Our current robot has only two variables – step and energy. The step variable tells it how many fields it can move in one turn, and energy how much energy it has left to go further. If the robot moves one field, one piece of energy is reduced. In a program it would look like this:
You may be wondering why there is a semicolon at the end of each line. This is because I often use C-like programming languages such as C# (pronounced C sharp), Java, or Objective-C. All of these have been developed on the basis of the programming language C, which itself was introduced in the 1970s. These languages indicate the end of a statement with a semicolon. You have probably seen Visual Basic code — used for example in Excel — where the end of a statement is indicated simply by the end of the line without any sign.
OK, but our robot is still doing nothing. Did I mention that he’s really stupid? We have to tell it what it has to do with its variables. And we do this in functions.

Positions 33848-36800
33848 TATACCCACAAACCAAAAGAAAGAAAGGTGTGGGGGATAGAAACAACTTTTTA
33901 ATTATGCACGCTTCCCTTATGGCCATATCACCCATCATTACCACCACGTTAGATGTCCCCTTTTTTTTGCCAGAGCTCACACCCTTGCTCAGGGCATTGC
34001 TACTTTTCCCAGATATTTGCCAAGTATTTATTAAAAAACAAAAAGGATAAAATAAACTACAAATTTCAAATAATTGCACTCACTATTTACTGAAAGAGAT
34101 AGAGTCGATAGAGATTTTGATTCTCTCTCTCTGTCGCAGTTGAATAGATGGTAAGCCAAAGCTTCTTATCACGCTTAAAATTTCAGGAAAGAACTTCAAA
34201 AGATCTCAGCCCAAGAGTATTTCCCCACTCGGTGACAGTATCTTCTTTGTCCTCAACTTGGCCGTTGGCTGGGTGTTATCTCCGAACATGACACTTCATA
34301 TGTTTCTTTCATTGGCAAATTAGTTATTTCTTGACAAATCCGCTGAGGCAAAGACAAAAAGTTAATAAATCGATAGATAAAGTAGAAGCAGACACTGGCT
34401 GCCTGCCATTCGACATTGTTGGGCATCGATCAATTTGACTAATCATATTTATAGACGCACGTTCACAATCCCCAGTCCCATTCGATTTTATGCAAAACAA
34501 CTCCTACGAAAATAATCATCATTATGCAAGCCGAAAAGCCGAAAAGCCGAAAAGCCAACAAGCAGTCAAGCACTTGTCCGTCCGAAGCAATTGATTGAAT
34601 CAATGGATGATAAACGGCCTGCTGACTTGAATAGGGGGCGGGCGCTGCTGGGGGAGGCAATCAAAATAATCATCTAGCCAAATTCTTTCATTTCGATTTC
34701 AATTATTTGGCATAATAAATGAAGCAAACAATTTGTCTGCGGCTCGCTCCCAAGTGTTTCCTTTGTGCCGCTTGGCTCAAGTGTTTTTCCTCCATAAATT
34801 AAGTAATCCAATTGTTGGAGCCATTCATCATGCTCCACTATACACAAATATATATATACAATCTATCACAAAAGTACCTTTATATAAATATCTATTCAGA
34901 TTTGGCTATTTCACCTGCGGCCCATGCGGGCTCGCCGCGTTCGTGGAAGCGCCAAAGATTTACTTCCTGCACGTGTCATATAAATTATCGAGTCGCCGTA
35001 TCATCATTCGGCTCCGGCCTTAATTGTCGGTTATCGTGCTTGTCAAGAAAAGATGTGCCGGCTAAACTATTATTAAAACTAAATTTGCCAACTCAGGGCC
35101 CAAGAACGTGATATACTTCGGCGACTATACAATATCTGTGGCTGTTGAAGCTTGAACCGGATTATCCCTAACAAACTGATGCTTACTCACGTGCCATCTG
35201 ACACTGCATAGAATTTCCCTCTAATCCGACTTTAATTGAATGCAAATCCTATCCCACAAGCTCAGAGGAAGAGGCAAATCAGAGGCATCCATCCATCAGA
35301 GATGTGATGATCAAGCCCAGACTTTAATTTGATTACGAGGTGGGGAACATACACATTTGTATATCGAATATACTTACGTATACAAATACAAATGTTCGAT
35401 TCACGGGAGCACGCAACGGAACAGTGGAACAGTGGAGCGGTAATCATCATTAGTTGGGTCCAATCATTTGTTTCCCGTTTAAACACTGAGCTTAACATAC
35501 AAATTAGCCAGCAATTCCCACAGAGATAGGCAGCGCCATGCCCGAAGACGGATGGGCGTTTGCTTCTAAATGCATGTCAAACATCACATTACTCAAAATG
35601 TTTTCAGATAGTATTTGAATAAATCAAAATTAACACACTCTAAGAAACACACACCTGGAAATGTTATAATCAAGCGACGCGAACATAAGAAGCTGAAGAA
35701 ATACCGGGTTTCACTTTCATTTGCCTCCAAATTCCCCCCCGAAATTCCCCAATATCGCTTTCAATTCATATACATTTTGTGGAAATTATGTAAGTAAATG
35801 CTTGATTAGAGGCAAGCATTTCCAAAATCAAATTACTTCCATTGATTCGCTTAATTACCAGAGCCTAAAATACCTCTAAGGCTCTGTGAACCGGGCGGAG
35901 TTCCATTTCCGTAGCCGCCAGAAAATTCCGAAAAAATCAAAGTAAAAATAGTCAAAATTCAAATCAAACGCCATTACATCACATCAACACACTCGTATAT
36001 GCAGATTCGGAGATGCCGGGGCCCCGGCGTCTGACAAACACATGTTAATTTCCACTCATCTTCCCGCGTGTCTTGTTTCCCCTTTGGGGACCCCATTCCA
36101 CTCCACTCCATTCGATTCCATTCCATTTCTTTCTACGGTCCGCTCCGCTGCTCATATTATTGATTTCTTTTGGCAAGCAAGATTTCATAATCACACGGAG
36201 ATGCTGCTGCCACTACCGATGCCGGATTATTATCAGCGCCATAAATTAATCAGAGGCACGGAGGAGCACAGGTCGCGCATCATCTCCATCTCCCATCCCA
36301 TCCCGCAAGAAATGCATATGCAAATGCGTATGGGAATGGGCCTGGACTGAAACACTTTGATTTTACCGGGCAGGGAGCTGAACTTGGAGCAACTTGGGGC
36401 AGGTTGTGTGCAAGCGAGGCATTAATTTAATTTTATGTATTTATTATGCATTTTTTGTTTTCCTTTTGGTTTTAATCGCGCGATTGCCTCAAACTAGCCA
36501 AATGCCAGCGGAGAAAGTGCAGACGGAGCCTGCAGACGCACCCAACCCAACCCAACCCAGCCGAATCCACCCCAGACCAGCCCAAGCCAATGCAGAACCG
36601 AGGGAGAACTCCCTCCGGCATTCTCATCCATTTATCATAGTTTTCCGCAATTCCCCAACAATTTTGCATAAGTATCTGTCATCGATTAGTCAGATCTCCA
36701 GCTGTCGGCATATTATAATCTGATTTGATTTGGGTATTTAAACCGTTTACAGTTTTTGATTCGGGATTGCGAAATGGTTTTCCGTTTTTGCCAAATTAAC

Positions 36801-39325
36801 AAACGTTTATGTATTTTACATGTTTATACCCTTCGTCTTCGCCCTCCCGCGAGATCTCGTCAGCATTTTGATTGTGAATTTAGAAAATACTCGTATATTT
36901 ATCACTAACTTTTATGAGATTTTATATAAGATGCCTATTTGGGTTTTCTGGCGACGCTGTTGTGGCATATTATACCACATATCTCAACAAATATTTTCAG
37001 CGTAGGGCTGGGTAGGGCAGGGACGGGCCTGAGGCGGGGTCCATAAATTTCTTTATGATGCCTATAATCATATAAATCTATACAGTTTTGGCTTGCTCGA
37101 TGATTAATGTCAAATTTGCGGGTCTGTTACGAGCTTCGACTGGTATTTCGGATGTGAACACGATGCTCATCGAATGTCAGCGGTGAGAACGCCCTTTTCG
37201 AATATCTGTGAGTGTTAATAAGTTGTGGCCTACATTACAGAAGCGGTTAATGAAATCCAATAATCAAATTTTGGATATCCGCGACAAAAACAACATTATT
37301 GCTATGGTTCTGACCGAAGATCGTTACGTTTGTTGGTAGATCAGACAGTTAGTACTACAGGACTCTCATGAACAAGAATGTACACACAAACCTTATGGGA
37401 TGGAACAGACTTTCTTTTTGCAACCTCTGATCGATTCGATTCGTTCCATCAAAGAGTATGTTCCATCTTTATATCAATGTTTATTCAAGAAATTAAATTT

Functions are things that tell our computer what to do. So if we want our robot to go, we need a function that tells it to move a certain number of steps forwards and how much of its energy is used up with each step. The number of steps are set in the parameters of the function. If we call the function, we have to send the number of steps so that the robot knows how many steps it has to take.
This type of function looks something like this:
Ups, I think I forgot to explain quite a few things.
- There is a void before our function. Functions can return values, e.g. a function for a sum returns the sum of two values set as parameters. Our small function returns nothing — the robot should only GO. We therefore placed a void in front of it — which doesn’t mean that we are now lost in the void of programming :-).